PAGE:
October 4, 2015
We want to better understand the opportunities presented by technological advances that may bring new data to bear and help lenders make available credit to a more diverse set of small business borrowers. In some cases, partnerships between community banks and online platforms may help expand access to credit for consumers and small businesses, and help banks retain and grow their customer base.
As regulators, we also want to help the various stakeholders anticipate and carefully manage the associated risks. Of course, third-party and vendor risks are factors that banks should always take into account when introducing new products and services. Taking the time to identify and mitigate risks is a prudent step that banks can take to avoid unintended consequences when entering into partnership agreements with alternative online lenders. In addition, banks should consider whether the partnerships provide new opportunities to diversify their portfolios if they are purchasing loans, and whether the partnerships provide opportunities to offer new products that are a good strategic fit for their bank and their customers.
It is also important for banks to carefully consider regulatory compliance. When purchasing consumer loans originated by online alternative lenders, banks should examine whether fair lending or unfair or deceptive acts or practices issues result from the origination and underwriting methods used by online alternative lenders. To the extent that the underlying algorithms used for credit decisionmaking use nontraditional data sources, it will be important to ensure that this does not lead to disparate treatment or have a disparate impact on a prohibited basis.
Aside from these risks, banks should consider a variety of others, including the implications of credit risk stemming from the purchase of loans and reputational risk if referrals to online alternative lending platforms end badly.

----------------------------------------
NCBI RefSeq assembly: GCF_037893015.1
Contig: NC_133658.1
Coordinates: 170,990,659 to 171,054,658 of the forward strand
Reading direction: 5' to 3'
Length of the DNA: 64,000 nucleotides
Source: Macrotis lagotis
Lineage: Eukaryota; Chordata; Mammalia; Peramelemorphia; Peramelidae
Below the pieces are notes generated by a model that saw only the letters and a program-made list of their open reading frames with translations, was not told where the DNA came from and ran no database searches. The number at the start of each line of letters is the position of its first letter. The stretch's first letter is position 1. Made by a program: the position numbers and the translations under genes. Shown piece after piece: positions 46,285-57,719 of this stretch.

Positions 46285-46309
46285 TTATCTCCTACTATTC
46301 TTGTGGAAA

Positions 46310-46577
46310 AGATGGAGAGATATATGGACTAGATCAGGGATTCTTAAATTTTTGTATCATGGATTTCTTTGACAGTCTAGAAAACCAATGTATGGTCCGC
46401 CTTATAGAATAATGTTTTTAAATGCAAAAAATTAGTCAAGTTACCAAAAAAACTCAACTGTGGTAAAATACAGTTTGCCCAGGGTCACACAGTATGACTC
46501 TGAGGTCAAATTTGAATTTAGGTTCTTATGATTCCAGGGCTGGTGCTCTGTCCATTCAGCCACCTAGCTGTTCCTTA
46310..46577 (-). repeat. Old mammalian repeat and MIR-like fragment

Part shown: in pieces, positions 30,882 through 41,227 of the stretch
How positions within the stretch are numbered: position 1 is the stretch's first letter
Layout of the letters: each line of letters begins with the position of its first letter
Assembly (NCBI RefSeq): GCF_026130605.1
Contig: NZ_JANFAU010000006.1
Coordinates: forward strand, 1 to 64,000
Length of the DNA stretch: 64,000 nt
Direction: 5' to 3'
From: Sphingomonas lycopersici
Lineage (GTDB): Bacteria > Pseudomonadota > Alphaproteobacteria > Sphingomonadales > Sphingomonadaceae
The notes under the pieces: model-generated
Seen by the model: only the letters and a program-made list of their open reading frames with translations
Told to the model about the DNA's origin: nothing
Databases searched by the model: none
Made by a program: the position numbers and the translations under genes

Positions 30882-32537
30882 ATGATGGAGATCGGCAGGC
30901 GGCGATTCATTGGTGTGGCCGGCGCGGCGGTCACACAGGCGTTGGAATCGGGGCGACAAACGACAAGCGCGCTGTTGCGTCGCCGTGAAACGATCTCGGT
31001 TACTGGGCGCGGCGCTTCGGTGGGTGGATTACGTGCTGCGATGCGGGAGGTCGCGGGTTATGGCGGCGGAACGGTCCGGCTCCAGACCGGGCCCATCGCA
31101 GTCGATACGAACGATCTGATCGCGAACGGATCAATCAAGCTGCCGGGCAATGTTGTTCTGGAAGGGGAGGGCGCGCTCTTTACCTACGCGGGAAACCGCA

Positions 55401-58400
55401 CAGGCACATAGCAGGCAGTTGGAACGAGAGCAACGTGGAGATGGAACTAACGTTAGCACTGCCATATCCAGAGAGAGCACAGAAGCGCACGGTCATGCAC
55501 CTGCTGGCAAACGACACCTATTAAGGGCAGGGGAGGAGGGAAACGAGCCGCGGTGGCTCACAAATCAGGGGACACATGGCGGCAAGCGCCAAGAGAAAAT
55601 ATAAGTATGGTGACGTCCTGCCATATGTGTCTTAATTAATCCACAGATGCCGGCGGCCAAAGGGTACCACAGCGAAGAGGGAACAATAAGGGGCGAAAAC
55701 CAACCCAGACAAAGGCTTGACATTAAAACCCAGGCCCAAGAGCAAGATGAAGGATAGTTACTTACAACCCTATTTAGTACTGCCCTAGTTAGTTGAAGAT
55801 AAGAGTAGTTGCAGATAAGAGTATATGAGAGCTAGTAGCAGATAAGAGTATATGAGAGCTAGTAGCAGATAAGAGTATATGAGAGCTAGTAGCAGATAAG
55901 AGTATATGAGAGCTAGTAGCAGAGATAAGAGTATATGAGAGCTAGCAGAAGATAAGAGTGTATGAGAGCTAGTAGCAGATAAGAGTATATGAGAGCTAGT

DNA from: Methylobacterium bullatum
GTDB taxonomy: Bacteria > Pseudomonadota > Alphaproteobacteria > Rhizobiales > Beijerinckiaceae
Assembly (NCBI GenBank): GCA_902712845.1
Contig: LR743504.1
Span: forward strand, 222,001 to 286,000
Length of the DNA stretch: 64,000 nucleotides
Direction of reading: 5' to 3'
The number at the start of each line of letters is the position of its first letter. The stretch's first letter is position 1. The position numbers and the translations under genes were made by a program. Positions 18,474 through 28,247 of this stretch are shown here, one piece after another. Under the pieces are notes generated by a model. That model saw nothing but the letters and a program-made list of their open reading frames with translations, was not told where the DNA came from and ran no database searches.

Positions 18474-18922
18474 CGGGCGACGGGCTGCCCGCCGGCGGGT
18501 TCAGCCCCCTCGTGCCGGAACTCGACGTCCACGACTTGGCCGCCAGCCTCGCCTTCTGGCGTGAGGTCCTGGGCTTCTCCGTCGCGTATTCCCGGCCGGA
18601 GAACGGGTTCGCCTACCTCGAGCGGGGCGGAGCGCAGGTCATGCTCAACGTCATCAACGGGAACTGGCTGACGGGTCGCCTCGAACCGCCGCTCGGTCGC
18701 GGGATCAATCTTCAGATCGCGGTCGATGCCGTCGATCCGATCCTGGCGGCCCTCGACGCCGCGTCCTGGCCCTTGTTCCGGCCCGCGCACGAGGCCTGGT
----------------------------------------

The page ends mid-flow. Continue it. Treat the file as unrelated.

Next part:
The risks I have described so far have primarily been from the perspective of banks considering partnerships with online alternative lenders. Another important set of concerns are focused on the small business borrowers who may be considering online alternative loans. Some have raised concerns about the high APRs associated with some online alternative lending products. Others have raised concerns about the risk that some small business borrowers may have difficulty fully understanding the terms of the various loan products or the risk of becoming trapped in layered debt that poses risks to the survival of their businesses. Some industry participants have recently proposed that online lenders follow a voluntary set of guidelines designed to standardize best practices and mitigate these risks. It is too soon to determine whether such efforts of industry participants to self-police will be sufficient. Even with these efforts, some have suggested a need for regulators to take a more active role in defining and enforcing standards that apply more broadly in this sector.